Performance-related pay (PRP) regimes have been promoted as instruments to boost efficiency, motivation, and performance orientation of the public sector and its employees. However, experiences of implementation have revealed that PRP is not a quick-and-easy-win instrument, and that the results expected from it could not often be realized. Not only were expected effects like motivation crowdingin regularly not realized; looking at the reform discourse and development in some European countries it seems that PRP regimes have been loosened or even taken off the reform agenda, often with the notion that PRP systems were not operated as planned, failed to deliver, and ultimately were stalled as being a control instrument that was incompatible with the existing administrative culture. Local government level in Germany, France, and Italy are among the areas where such developments occurred, and where accounts of the successful implementation of PRP systems were given only somewhat reluctantly. These three national local government levels will serve as comparative cases to explore just why PRP systems have failed to manifest a core position in performance-oriented reform agendas. In terms of research the interest of this chapter lies in finding out what can explain why a once clearly positioned and regulated reform policy like PRP should be taken off the reform agenda rather quickly. By comparative analysis of the three case studies against those theoretical perspectives, we aim to better identify potential influencing factors and mechanisms.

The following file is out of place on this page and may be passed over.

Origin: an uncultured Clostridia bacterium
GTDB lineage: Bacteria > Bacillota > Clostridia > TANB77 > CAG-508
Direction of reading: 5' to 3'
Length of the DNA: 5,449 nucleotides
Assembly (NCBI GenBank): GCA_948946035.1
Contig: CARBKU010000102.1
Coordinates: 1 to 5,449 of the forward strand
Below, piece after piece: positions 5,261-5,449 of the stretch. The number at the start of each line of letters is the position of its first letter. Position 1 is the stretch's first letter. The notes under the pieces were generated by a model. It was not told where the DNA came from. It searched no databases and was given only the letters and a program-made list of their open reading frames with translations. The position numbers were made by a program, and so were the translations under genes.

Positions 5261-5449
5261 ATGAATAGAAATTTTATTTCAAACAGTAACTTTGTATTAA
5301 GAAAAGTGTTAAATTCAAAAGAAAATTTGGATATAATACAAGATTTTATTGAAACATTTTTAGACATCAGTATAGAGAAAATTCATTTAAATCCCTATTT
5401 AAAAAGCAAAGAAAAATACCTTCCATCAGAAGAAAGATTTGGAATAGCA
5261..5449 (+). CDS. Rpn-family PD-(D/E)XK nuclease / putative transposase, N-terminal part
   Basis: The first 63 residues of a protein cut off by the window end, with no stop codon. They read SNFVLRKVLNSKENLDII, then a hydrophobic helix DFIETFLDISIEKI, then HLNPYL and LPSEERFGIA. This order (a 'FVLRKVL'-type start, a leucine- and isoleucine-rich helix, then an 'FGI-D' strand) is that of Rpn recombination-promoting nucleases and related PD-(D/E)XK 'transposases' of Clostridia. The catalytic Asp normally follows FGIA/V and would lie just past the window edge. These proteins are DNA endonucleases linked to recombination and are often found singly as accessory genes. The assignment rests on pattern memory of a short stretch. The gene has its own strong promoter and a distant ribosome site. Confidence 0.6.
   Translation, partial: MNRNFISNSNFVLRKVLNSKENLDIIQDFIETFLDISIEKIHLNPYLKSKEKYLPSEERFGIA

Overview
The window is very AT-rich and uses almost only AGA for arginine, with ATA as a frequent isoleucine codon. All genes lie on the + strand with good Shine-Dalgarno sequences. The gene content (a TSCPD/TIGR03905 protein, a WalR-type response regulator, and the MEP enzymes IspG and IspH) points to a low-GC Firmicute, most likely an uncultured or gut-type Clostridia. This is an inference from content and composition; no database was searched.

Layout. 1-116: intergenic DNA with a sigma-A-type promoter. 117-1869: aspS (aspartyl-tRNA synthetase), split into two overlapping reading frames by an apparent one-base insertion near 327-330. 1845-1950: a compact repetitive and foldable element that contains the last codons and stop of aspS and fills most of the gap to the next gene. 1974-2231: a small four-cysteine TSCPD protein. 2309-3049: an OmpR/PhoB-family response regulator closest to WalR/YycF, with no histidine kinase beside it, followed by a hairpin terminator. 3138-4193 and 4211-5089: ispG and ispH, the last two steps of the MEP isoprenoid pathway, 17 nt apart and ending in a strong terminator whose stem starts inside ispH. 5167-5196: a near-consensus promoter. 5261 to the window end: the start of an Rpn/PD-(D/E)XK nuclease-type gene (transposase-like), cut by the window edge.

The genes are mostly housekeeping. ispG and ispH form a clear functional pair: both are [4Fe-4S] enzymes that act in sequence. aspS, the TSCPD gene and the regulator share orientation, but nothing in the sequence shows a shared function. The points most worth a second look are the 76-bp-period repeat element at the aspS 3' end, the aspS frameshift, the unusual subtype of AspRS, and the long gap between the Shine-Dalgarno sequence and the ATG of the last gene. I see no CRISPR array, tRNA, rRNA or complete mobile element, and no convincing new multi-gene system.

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|Titolo:||Do They All Fail?: A Comparative Analysis of Performance-Related Pay Systems in Local Governments|
|Appare nelle tipologie:||2.1 Contributo in volume (Capitolo o Saggio)|
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